Drug Abuse in the Global Village
Drug Abuse in the Americas

Costs and Consequences associated with Drug Abuse in Latin America

It is estimated that 5 per cent of the patients seen in hospital emergency services are related to drug abuse. Of these, 64 per cent were due to alcohol abuse, 20 per cent due to the ingestion of psychoactive medication and 16 per cent due to multiple drug abuse (PAHO 1990).


No information reported in Annual Reports Questionnaire by 31st December 1993.


Incidence of drug injection is on the increase and is considered the main cause of HIV infection (over 30 per cent). According to a study with 160 IDVUs in Santos, the seroprevalance rate was 59 per cent. The vast majority injected straight cocaine (91 per cent) and the rest barbiturates, tranquilizers and amphetamines (UNDCP Brazilia 1991).

            AIDS is more prevalent among IVDU's than among homosexuals in Sao Paulo. Most affected is the 15-19 years old age group, where 62 per cent of the females and 67 per cent of the males have IDVU caused AIDS (Journal do Brasil 1993).

            There is no reported integration between the drug prevention authorities and the AIDS division at the Ministry of Health (UNDCP Brazilia 1992).


One hundred cases of AIDS were reported, two of which were attributed to IDVU (PAHO, 1990).


Studies in Colombia associate economic consequences to the drug problem in the country. Among the problems associated are the dislocation of traditional agriculture, deforestation with severe ecological harm, migration to and colonization of illegal cultivation zones and the appearance of the "papoula" (poppy) in 1993 (U.N. 1992).

            A 1992 study indicates to an increase in criminal behavior, violence and mortality (U.N. 1992).

            According to the Ministry of Health, there were 1,231 HIV infected people in 1991, 1,742 AIDS patients and 791 AIDS deaths. The number attributed to drug abuse is unknown (CP 1991).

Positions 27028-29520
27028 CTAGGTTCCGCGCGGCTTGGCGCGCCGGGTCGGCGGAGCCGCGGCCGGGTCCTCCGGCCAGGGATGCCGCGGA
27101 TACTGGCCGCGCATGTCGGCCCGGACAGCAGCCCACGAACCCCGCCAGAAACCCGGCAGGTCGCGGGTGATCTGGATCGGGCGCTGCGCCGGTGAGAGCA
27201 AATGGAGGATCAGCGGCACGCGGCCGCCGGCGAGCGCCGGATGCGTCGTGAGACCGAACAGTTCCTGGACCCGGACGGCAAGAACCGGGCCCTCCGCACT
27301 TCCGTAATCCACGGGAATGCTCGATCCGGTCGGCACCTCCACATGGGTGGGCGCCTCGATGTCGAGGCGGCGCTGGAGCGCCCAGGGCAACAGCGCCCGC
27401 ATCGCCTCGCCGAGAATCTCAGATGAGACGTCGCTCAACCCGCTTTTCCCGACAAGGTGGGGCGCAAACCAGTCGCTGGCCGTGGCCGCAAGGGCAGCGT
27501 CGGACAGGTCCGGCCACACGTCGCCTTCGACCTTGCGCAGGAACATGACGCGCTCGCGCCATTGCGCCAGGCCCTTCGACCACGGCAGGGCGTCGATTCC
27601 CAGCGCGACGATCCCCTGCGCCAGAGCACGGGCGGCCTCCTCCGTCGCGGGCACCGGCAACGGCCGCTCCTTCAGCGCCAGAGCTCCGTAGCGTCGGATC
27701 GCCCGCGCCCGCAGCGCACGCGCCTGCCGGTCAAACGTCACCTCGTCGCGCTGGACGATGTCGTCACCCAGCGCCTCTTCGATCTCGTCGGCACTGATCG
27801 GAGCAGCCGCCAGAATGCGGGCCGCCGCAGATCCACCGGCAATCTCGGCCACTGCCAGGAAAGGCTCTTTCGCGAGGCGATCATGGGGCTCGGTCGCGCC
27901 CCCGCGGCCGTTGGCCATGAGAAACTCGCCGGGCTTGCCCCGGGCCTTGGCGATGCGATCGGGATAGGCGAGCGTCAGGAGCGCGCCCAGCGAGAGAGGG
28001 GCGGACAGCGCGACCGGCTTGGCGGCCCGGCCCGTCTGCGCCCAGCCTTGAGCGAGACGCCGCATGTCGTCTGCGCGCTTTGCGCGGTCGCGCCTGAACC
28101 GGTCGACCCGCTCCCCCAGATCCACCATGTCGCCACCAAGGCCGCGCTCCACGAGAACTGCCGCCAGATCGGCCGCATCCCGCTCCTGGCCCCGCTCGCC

Up to 30 per cent of all traffic accidents are alcohol or drug-related (Pan American Health Organization 1990).

            In 1991, there were 1793 cases of death among hospitalized drug abusers. Deaths were more frequent among non-dependent male abusers (1232) than dependent (359). There were also more death incidents among non-dependent (169), than dependent female abusers (33) (U.N. 1992).

            Although Ecuador receives some international funding, the principal costs for the health care of drug dependent abusers are borne by the government (Pan American Health Organization 1990).


Two cases of mortality due to drug abuse were reported in 1991 (U.N. 1991).


In mid March 1992, over 120 persons were hospitalized with similar symptoms, and some 24 died within the following five days. The victims abused a mixture of cocaine and heroin ("Speedball" with 70 per cent heroin). It was suspected that the "Venezuelan Speedball" contained a higher percentage of heroin and possibly other toxic cutting agents (UNDCP 1992).

            In 1990, the budget received by the Fundacion Jose Felix Ribas from the government, for its programmes of research, prevention and treatment of illicit drug abuse amounted to
27 million bolivars, of which 80 per cent was allocated to treatment. In 1991, the amount was increased to 37 million bolivars (U.N. 1991).

         "Basuco" (coca paste) is a highly addictive substance, and its abuse causes serious respiratory diseases, as well as deaths from cerebrovascular accidents. Antimotivational syndrome and drop out from school are associated with the abuse of cannabis. Inhalant abuse, mostly by children, is associated with neurological complications and occupational accidents (U.N. 1990).